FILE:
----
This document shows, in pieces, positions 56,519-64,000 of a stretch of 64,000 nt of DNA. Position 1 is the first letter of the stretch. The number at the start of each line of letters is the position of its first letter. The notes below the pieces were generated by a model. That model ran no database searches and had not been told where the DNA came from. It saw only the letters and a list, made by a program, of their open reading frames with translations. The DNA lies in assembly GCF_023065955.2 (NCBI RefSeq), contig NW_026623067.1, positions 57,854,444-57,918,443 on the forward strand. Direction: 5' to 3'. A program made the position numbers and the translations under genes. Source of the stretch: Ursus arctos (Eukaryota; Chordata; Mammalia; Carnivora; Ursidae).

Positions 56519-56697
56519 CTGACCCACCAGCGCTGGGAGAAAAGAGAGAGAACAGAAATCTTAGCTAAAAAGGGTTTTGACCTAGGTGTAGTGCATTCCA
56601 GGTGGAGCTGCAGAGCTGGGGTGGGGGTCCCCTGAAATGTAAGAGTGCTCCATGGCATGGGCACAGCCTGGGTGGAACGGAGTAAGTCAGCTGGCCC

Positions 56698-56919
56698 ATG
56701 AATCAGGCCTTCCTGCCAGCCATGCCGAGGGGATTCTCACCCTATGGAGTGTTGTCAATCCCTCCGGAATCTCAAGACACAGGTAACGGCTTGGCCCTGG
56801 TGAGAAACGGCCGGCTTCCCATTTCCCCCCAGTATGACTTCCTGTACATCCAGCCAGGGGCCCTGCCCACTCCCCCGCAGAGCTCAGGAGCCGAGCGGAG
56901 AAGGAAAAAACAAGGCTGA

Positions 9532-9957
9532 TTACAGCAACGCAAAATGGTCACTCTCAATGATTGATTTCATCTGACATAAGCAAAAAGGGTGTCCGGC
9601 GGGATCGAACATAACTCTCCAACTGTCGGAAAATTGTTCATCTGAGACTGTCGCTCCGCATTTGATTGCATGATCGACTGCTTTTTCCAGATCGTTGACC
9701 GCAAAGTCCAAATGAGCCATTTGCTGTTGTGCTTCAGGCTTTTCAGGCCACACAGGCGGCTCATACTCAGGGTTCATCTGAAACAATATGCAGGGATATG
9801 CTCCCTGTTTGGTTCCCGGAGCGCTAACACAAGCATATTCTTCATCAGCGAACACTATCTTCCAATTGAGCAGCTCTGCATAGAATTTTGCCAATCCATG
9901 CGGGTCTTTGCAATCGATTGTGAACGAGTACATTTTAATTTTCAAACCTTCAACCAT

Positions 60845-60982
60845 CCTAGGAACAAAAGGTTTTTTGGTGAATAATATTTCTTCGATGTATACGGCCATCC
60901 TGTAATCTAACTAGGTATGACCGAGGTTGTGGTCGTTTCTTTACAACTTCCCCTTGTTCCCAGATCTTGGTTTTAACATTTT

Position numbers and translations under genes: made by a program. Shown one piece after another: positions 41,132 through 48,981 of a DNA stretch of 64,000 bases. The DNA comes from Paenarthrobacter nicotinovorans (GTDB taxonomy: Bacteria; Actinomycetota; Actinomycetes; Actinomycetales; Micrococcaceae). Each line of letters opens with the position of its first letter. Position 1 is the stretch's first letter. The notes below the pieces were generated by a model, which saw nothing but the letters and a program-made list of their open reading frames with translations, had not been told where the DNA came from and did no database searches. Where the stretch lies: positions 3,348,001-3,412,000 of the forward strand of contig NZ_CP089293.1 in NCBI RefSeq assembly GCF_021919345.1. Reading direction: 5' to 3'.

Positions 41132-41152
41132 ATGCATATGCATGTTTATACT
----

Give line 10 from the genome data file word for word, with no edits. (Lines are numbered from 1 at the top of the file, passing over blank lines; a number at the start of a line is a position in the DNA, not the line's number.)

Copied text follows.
Positions 9532-9957